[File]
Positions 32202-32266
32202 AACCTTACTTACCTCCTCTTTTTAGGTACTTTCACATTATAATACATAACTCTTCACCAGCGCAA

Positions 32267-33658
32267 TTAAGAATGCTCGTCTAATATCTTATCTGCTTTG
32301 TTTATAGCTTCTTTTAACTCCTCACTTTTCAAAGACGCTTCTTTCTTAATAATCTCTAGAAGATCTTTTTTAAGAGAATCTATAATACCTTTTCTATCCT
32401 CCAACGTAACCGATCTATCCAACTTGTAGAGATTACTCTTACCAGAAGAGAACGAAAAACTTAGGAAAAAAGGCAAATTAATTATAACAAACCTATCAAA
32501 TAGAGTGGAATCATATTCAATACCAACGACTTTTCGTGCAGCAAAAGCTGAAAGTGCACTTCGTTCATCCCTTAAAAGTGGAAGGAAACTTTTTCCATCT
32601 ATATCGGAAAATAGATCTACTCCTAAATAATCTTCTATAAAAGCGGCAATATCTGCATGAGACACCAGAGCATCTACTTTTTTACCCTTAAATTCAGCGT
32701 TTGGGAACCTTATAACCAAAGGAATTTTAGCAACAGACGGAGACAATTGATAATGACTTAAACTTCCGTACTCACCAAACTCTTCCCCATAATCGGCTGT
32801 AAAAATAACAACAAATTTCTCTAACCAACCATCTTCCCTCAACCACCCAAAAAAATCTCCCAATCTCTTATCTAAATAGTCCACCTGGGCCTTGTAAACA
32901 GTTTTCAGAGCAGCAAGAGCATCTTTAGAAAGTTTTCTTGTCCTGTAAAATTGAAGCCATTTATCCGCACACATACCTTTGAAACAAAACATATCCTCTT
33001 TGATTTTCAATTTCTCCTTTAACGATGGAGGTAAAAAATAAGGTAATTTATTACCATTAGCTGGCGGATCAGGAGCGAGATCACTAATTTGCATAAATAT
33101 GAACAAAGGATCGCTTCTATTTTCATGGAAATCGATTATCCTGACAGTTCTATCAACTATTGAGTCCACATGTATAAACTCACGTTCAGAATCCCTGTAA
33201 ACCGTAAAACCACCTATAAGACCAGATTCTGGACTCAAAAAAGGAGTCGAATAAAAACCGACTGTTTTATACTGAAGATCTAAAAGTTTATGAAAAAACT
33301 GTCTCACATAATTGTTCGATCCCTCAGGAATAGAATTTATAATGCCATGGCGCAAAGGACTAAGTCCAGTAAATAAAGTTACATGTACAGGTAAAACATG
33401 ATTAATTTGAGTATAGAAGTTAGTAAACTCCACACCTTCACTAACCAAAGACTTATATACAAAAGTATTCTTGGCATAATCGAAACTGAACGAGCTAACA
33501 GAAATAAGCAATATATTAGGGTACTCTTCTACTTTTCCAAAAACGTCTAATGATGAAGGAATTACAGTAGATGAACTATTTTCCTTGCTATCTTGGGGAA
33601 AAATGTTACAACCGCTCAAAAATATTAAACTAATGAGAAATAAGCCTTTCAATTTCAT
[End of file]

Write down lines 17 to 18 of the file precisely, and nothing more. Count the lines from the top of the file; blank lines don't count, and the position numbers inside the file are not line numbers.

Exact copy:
33501 GAAATAAGCAATATATTAGGGTACTCTTCTACTTTTCCAAAAACGTCTAATGATGAAGGAATTACAGTAGATGAACTATTTTCCTTGCTATCTTGGGGAA
33601 AAATGTTACAACCGCTCAAAAATATTAAACTAATGAGAAATAAGCCTTTCAATTTCAT